“We really want to work, not only with our own budget, but also in other departments at CSU to see what money is left over from what was not spent last semester.”-Hannah Tayolr, ASCSU president

They also plan to create a Canvas page for ASCSU that will show up on every student’s Canvas, alerting them to how ASCSU works and what it does each week. Schindler said they want to do this on Canvas because students access it every single day, unlike RAMweb.

“Unlike most colleges here in the U.S., we have an extreme amount of responsibility and power as students that is just unprecedented in most places,” Schindler said. “And the importance there is huge, so without students actually being active in the voice, we can’t correctly represent them, so any outreach that we can do is extremely important.”

To hear the Taylor-Schindler administration’s plan for creating an inclusive environment within ASCSU, working with the City of Fort Collins on issues important to students, like housing, and increasing the affordability of parking options on campus, watch the exclusive interview on CTV’s YouTube page.

Serena Bettis can be reached at news@collegian.com or on Twitter @serenaroseb. 

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About the Contributor
Serena Bettis
Serena Bettis, Editor in Chief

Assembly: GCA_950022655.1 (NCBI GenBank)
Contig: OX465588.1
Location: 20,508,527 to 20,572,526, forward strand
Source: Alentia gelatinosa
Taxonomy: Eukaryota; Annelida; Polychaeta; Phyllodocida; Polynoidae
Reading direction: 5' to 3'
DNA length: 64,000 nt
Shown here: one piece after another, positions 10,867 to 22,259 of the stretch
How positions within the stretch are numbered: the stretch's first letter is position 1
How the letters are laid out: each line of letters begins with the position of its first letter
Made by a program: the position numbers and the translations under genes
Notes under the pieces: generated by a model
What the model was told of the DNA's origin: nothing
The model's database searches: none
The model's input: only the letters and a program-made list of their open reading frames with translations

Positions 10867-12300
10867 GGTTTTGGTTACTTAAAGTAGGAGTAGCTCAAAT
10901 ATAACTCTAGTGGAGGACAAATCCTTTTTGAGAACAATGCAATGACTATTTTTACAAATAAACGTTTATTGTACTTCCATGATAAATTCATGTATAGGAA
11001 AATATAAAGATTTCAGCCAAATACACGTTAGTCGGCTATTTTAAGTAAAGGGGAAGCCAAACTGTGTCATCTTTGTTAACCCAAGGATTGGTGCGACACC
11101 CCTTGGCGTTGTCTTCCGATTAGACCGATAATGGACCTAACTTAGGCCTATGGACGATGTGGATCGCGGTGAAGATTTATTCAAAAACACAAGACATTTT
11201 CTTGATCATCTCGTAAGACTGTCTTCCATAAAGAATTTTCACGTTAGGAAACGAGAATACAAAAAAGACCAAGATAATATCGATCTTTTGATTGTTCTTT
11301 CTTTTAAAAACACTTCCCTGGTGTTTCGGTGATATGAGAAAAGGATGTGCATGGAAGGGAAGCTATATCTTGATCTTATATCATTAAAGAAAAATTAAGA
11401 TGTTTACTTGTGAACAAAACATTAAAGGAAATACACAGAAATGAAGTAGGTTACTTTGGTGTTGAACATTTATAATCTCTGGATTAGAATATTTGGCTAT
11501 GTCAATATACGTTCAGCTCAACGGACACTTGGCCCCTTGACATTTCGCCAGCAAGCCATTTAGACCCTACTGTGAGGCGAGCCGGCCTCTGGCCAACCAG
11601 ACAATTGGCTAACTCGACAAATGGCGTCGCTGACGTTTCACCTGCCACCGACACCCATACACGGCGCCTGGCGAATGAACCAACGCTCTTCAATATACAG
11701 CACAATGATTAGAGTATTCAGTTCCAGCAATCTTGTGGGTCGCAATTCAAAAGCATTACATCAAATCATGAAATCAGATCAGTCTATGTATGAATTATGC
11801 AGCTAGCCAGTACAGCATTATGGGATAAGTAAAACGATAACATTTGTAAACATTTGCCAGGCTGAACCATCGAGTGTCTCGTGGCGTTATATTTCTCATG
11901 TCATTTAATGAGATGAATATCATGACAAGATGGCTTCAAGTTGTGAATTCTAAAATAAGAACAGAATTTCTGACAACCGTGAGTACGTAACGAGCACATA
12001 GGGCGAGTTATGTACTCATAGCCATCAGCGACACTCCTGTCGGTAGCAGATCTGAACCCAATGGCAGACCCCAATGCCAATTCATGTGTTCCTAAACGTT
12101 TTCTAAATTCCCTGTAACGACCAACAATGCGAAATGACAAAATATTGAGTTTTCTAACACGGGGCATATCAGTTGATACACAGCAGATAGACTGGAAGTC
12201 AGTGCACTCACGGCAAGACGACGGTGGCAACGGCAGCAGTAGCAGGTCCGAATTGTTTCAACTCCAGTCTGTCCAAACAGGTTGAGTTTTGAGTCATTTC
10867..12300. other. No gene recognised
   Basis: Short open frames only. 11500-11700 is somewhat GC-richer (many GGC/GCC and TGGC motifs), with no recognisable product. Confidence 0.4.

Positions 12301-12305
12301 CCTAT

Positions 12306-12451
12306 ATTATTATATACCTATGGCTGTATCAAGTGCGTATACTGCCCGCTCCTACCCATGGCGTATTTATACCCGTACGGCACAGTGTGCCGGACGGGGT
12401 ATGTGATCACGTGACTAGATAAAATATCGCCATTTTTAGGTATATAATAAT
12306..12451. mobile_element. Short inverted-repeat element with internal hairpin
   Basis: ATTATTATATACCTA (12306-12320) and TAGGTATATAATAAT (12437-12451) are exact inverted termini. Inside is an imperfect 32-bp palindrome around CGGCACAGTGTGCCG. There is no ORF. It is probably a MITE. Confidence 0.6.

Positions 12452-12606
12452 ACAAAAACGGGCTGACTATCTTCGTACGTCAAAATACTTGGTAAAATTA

Serena Bettis is your 2022-23 editor in chief and is in her final year studying journalism and political science. In her three years at The Collegian, Bettis has also been a news reporter, copy editor, news editor and content managing editor, and she occasionally takes photos, too. When Bettis was 5, her family moved from Iowa to a tiny town northwest of Fort Collins called Livermore, Colorado, before eventually moving to Fort Collins proper. When she was 8 years old, her dad enrolled at Colorado State University as a nontraditional student veteran, where he found his life's passion in photojournalism. Although Bettis' own passion for journalism did not stem directly from her dad, his time at CSU and with The Collegian gave her the motivation to bite down on her fear of talking to strangers and find The Collegian newsroom on the second day of classes in 2019. She's never looked back since. Considering that aforementioned fear, Bettis is constantly surprised to be where she is today. However, thanks to the supportive learning environment at The Collegian and inspiring peers, Bettis has not stopped chasing her teenage dream of being a professional journalist. Between working with her section editors, coordinating news stories between Rocky Mountain Student Media departments and coaching new reporters, Bettis gets to live that dream every day. When she's not in the newsroom or almost falling asleep in class, you can find Bettis working in the Durrell Marketplace and Café or outside gazing at the beauty that is our campus (and running inside when bees are nearby). This year, Bettis' goals for The Collegian include continuing its trajectory as a unique alt-weekly newspaper, documenting the institutional memory of the paper to benefit students in years to come and fostering a sense of community and growth both inside the newsroom and through The Collegian's published work. Bettis would like to encourage anyone with story ideas, suggestions, questions, concerns or comments to reach out to her at editor@collegian.com.